The music swells and then picks up tempo. Sarah Palin is talking about how 2010 will be the year that "commonsense conservative women get things done for our country." She's worried about "these policies coming out of D.C. right now, this fundamental transformation of America," and reports that she is not alone. "Moms kinda just know when something's wrong," she says. "You thought pit bulls were tough? Well, you don't wanna mess with the mama grizzlies!"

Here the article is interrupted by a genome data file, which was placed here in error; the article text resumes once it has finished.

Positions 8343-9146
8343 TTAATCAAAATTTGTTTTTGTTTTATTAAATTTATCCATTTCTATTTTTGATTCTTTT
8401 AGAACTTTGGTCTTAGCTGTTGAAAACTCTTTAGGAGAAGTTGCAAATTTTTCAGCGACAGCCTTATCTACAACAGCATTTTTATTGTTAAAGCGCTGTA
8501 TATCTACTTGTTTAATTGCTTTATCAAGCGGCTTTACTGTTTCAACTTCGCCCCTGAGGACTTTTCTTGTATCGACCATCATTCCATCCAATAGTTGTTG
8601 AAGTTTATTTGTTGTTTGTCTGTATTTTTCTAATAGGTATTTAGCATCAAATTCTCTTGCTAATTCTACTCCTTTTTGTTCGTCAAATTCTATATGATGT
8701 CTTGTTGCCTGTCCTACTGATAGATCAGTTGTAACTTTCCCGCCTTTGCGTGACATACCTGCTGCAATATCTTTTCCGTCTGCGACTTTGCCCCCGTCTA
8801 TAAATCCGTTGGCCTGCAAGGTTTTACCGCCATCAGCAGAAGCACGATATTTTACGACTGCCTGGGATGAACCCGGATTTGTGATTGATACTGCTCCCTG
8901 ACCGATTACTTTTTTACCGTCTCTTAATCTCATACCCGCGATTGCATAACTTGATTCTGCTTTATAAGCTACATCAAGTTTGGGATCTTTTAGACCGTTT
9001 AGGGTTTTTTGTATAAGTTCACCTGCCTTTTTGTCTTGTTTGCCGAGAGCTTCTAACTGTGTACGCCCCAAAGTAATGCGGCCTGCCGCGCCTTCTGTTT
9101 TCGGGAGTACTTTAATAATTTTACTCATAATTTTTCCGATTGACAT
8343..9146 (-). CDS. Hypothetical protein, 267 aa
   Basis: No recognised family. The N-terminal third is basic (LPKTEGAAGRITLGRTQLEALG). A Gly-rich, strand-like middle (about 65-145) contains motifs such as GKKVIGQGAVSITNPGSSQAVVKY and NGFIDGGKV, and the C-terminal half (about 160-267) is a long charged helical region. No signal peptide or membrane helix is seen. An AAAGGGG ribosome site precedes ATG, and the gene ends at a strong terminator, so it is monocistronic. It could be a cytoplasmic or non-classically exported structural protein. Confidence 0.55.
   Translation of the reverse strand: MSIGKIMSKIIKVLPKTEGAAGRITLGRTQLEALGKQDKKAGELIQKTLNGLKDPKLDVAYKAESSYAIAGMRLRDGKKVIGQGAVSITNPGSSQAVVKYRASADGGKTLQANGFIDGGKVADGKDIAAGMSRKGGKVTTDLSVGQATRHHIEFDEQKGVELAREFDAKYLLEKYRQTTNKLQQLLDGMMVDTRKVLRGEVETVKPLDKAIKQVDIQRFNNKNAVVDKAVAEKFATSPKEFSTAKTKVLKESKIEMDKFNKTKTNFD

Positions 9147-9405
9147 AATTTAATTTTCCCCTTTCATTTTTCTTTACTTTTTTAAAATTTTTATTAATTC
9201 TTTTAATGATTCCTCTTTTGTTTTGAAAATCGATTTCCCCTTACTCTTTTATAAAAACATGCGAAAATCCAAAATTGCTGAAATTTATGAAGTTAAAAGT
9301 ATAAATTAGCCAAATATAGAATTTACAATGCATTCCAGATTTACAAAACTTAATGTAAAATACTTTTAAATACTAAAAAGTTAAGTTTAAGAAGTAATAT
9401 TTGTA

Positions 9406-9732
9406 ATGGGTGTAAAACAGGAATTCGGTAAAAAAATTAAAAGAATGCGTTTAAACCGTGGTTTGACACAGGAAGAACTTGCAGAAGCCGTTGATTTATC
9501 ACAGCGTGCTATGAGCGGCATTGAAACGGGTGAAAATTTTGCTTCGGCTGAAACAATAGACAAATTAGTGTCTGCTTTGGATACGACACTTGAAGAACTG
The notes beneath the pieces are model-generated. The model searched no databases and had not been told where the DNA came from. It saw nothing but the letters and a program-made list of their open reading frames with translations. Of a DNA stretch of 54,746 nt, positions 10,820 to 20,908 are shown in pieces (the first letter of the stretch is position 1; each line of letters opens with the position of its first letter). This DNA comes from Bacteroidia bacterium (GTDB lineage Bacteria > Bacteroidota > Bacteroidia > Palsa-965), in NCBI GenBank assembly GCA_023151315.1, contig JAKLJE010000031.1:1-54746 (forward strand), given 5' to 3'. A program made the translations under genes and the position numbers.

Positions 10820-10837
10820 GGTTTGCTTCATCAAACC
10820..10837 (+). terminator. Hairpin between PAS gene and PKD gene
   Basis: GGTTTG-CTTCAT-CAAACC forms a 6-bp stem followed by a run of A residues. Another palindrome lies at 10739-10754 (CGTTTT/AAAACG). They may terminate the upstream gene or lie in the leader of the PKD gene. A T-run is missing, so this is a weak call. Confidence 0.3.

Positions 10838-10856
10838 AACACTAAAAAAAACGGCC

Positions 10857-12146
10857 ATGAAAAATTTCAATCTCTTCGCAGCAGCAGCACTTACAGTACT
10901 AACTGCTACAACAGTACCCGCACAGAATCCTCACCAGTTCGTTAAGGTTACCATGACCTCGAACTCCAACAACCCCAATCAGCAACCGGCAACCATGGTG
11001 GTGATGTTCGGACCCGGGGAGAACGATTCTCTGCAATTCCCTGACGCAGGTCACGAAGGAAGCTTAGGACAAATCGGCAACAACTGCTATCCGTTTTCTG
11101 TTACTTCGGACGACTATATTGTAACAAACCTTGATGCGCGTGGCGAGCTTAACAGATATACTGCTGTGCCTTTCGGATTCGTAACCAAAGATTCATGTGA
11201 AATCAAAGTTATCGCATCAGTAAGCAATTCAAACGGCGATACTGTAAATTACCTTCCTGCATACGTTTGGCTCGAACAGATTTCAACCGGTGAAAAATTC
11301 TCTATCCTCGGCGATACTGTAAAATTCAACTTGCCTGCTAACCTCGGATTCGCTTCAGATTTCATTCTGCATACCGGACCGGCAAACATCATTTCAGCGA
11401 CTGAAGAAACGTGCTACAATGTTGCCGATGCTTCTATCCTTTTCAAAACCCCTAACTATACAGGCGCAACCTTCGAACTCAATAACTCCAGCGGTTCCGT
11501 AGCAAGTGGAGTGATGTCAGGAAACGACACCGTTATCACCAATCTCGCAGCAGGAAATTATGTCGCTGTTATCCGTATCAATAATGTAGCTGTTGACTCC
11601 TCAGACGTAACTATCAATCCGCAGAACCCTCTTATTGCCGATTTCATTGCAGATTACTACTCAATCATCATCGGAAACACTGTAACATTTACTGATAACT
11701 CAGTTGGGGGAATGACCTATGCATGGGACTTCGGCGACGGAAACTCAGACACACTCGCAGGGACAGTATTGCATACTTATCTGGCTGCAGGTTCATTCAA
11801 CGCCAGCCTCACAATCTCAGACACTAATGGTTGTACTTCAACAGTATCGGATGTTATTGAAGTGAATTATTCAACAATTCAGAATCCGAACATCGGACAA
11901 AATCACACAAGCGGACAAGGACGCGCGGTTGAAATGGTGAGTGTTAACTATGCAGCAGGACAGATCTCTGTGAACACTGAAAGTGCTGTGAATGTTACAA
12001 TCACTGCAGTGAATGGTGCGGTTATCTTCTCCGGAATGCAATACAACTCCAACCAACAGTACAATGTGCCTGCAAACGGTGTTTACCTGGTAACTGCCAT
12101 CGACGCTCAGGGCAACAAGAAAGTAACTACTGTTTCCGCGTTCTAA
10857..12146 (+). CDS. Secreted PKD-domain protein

Can a two-minute Internet video reshuffle a Republican presidential race before it has even started? Palin's glossy yet authentic clip, released without any fanfare July 8, did just that. It was the surest sign yet that she means to be an energizing factor in this year's midterm elections and will mount a real bid for the White House in 2012. Most compelling is the way the video targets women, specifically moms, whom Palin exhorts to vote in the midterms and halt the Obama agenda. The video features image after image of everyday, determined, smiling, patriotic mothers and grandmothers, all keen to join her army of supporters. Palin calls it a "mom awakening." If she can inspire GOP and independent women to turn out for the party's candidates in November, she could decisively influence the outcome of the midterms.
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